After the technology crisis failed to deliver, I became an avid reader of articles deconstructing the reasons why computers stubbornly kept working when all evidence had indicated a spectacular crash. A point that was made time and again was that the year 2000 wasn’t even the end of the decade; this made no sense to me whatsoever but the experts said it was a mathematical quirk and since I’m blessed with the stupid when it comes to numbers, I took their word for it. Technically, 2000 was the last year of the 1990’s. The new decade would begin in 2001.

Hence my positive outlook on turning thirty: thirty wasn’t even the start of my new decade. It was the last year of my twenties! So while my friends panicked, I was secure in the knowledge that really, numbers are fucking stupid and I was still in my twenties after all.

Thirty-one was a little bit rougher. But only a little, as I’d already been saying “thirty” for a year and that helped soften the blow of officially entering the next decade of my life.

Thirty-two and thirty-three, I couldn’t have cared less about, except that I began struggling to remember which one I was. Mentally, I stopped aging somewhere around twenty-seven and every advancing year has been marked by an increased reliance on finger-counting to figure out how old I am.

But now I’m coming up on thirty-four and I’ve got to say, I don’t like it. I’m not in my “early thirties” anymore. Now I’m in my mid-thirties, which sounds distinctly less fun. Mid-thirties is when obstetricians tell you you’re of “advanced maternal age,” which roughly translates to “You’re the reason why my malpractice insurance costs so damned much; stop having babies, old lady.” I don’t know if more babies are in our future or not, but it sure is nice to know it’s a possibility. For how much longer, though, is the question.

And that’s the thing about getting older. Whether you want them to or not, your options begin to change. There’s a phase in life when your decisions seem endlessly to be yours, and there’s a phase in life when your decisions are only yours for a short time and if you don’t make your choice then time will do it for you. In spite of me running as fast as I can against the flow, I’m speeding away from the former and toward the latter, as though I’m on a massive, sociopathic grocery story conveyor belt. Like a sack of apples. Or a roasting chicken. Or a lobster.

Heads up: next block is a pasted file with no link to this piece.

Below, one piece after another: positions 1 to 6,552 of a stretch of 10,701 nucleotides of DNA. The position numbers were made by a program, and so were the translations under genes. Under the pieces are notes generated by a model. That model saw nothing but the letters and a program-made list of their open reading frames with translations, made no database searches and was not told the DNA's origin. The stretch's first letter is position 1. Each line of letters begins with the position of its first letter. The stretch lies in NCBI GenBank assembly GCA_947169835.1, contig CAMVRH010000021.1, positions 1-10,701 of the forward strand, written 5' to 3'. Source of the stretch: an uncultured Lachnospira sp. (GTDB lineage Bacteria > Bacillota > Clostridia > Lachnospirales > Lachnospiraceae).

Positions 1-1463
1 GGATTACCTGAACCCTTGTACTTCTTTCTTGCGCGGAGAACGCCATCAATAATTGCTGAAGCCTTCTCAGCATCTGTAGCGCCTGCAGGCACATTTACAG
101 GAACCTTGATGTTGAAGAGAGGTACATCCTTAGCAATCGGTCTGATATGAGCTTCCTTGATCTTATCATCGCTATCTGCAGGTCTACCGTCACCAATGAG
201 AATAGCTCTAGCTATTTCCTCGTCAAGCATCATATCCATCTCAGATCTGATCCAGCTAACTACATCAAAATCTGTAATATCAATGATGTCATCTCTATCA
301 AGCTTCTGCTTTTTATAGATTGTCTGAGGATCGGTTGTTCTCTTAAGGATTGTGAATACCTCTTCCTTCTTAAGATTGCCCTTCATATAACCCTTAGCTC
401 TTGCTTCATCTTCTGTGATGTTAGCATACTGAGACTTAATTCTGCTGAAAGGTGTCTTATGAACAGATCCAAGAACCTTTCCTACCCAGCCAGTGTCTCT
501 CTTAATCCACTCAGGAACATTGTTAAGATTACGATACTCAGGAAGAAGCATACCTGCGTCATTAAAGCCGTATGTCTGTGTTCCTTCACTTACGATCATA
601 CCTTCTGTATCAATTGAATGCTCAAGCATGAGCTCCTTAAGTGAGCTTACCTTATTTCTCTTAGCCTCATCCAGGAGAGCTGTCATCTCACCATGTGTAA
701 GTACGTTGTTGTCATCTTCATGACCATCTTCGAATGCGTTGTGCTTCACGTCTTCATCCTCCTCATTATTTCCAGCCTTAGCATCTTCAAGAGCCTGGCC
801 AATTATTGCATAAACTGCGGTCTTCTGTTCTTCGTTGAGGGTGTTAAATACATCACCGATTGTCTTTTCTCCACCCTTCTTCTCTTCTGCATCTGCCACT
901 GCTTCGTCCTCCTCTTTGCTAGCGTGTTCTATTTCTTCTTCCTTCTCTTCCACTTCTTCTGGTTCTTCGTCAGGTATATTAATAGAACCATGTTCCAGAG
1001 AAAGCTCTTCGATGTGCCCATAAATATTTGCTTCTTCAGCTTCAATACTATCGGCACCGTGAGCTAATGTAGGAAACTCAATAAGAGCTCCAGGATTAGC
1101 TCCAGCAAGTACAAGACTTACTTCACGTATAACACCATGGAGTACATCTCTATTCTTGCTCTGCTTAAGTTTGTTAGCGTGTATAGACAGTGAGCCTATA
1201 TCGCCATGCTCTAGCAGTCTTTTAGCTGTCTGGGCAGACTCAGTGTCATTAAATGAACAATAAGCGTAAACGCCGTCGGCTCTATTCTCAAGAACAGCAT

Yes, definitely like the lobster.

And I know that people who are closer to 44, or 54, or 64, or 74, are chuckling at me (if they’ve made it this far… Because, honestly, I find people who whine about turning 25 or 30 to be intolerably annoying). I know I’ll get there and look back and think I was being melodramatic and silly, too. Especially if society has finally collapsed by then, since that shit really does have a way of putting things in their proper place.

In the meantime, though, I’m adjusting. And glad I wrote my life’s goals in pencil, so that all the things I wanted to in my twenties, I can now revise to say I want to do in my thirties. And that gives me until I’m forty-one, yo.

2 Responses to “Happy almost-birthday to me. This shit sucks.”

  1. timesnlatte

    Fuck, talk to me when you’re staring 49 in the face. That is, if I’m not senile by then.

    Seriously, there’s something about being “late” whatever decade that makes you sound older. Somehow “early 50s” sounds better than “late 40s.” At least I’m choosing to believe that.